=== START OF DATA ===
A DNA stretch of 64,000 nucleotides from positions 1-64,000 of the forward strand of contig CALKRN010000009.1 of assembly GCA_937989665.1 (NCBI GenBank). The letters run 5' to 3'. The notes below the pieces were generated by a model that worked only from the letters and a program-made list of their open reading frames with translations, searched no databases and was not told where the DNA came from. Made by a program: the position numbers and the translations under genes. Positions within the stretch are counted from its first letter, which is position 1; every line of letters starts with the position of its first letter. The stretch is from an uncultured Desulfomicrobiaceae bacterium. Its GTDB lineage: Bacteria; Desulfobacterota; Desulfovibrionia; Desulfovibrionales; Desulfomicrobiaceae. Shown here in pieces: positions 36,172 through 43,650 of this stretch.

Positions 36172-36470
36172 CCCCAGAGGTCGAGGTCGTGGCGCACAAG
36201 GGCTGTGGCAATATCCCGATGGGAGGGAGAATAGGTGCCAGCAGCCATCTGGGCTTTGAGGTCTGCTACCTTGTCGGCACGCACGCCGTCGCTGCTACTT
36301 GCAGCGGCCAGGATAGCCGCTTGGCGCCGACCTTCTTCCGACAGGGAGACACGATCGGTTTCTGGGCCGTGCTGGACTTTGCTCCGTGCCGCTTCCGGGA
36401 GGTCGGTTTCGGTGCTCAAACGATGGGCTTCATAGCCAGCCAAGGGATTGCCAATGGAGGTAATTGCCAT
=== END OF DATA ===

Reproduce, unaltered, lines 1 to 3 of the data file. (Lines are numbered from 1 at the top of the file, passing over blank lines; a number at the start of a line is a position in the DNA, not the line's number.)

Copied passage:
A DNA stretch of 64,000 nucleotides from positions 1-64,000 of the forward strand of contig CALKRN010000009.1 of assembly GCA_937989665.1 (NCBI GenBank). The letters run 5' to 3'. The notes below the pieces were generated by a model that worked only from the letters and a program-made list of their open reading frames with translations, searched no databases and was not told where the DNA came from. Made by a program: the position numbers and the translations under genes. Positions within the stretch are counted from its first letter, which is position 1; every line of letters starts with the position of its first letter. The stretch is from an uncultured Desulfomicrobiaceae bacterium. Its GTDB lineage: Bacteria; Desulfobacterota; Desulfovibrionia; Desulfovibrionales; Desulfomicrobiaceae. Shown here in pieces: positions 36,172 through 43,650 of this stretch.

Positions 36172-36470
36172 CCCCAGAGGTCGAGGTCGTGGCGCACAAG